Crowdfunding raises over 30,000 euros for German flood victims

24 July 2021 - 16:51 By Reuters
Search and rescue teams are seen on a flooded and damaged part of the highway (A1) on July 17, 2021 in Erftstadt, Germany. The death toll in western Europe rose to 150 after record rainfall this week caused rivers to burst their banks, resulting in widespread devastation in the region.
Search and rescue teams are seen on a flooded and damaged part of the highway (A1) on July 17, 2021 in Erftstadt, Germany. The death toll in western Europe rose to 150 after record rainfall this week caused rivers to burst their banks, resulting in widespread devastation in the region.
Image: Sascha Schuermann/Getty Images

An entrepreneur from eastern Germany who raised more than 30,000 euros to help victims of the catastrophic floods that hit western areas last week, arrived in hard-hit Erftstadt on Saturday with machinery to help the cleanup.

The floods, Germany's worst natural disaster in nearly six decades, have killed at least 180 people. Others are still missing and meteorologists have warned of more rain over the weekend.

Sebastian Frenkel, who often visits the western Eifel region of Germany that has been devastated, initiated an online crowdfunding scheme to help. Once he had raised enough money, he bought equipment to help the mammoth clear-up effort before setting off with it from Potsdam, near Berlin.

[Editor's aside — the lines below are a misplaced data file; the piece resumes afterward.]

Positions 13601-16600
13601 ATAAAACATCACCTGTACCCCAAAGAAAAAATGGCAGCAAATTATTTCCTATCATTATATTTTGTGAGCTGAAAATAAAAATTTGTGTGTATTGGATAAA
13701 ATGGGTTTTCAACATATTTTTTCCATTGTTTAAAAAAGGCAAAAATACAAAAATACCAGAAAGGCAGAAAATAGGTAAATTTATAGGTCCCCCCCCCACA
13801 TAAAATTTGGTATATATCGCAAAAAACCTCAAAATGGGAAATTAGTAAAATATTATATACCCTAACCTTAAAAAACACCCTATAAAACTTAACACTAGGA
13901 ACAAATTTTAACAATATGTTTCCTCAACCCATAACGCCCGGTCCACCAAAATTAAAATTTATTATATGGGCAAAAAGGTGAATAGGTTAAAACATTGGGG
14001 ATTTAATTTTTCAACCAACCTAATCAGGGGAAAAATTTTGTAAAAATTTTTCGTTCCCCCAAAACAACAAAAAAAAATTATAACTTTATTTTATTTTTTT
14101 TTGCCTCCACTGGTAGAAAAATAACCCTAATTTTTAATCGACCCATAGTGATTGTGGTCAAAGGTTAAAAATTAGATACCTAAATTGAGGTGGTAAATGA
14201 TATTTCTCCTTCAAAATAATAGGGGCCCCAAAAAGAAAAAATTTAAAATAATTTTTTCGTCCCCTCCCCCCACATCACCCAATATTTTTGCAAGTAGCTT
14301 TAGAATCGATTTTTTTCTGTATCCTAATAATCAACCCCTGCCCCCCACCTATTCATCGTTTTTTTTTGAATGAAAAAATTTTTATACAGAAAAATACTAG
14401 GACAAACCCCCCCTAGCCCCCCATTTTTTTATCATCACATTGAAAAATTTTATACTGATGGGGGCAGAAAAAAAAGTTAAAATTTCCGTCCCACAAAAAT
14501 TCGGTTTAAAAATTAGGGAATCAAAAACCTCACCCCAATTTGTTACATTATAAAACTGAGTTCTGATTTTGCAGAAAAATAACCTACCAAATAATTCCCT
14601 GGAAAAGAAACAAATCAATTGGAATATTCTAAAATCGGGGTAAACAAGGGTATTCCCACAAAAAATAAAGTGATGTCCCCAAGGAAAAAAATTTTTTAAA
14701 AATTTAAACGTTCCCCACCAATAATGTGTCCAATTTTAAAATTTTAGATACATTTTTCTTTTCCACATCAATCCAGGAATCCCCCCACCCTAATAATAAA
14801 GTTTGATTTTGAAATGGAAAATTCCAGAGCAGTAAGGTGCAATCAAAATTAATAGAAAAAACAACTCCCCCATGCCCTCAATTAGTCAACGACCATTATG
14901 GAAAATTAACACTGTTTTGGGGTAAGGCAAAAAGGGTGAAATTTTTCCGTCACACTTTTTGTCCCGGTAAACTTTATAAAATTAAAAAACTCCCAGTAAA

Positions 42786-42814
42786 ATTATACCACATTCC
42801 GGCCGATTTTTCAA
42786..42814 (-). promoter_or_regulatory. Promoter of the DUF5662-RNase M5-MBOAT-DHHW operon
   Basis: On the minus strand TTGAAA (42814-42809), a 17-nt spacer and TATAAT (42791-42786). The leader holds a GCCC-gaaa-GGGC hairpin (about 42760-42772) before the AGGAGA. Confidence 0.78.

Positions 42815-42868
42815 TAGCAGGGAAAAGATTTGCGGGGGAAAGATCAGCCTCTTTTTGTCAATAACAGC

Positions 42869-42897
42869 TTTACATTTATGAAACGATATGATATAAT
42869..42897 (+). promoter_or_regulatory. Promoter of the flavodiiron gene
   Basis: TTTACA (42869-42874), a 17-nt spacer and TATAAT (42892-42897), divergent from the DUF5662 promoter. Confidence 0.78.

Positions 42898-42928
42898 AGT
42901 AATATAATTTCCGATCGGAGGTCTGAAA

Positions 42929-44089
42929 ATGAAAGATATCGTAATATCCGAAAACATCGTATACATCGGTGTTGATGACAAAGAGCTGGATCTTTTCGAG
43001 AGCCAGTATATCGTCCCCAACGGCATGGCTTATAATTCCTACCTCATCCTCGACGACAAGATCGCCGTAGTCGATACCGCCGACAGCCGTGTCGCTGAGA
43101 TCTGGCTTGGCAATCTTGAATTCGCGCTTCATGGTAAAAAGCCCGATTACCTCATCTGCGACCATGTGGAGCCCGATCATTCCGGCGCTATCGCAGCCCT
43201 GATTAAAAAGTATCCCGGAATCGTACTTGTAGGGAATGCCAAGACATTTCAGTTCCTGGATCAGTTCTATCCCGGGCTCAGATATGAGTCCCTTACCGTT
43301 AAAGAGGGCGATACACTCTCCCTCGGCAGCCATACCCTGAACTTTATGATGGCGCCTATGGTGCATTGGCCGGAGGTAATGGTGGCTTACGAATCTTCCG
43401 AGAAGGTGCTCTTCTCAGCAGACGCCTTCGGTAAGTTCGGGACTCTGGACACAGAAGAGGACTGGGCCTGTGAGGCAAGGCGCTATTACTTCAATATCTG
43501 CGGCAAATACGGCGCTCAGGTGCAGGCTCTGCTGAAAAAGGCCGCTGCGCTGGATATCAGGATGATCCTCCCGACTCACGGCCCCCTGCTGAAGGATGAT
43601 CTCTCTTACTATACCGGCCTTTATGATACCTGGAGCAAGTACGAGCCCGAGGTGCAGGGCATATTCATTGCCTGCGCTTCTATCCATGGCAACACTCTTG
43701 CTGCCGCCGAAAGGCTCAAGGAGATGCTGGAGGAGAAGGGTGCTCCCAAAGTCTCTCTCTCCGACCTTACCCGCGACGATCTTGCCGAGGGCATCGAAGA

“There are no roads any more, no bridges. We saw some harsh images in Schuld, in Ahrweiler,” Frenkel told Reuters TV.

He and a team of helpers arrived in the town of Erftstadt, which has piles of rubble and rubbish lining the streets, in trucks with trailers of equipment.

“We are unloading everything now. We have brought construction dryers, screed dryers, we have things for the children in a different car and we hope people will benefit from it.”

Hundreds of volunteers had also responded to a Facebook appeal to help clean out a wet basement at a nursing home. “It is unbelievable how much people are willing to help. How they all came, telling us 'we are going to make it'," said nursing home employee Tanja Dietzen. “I feel like crying. I find it hard to understand.” 


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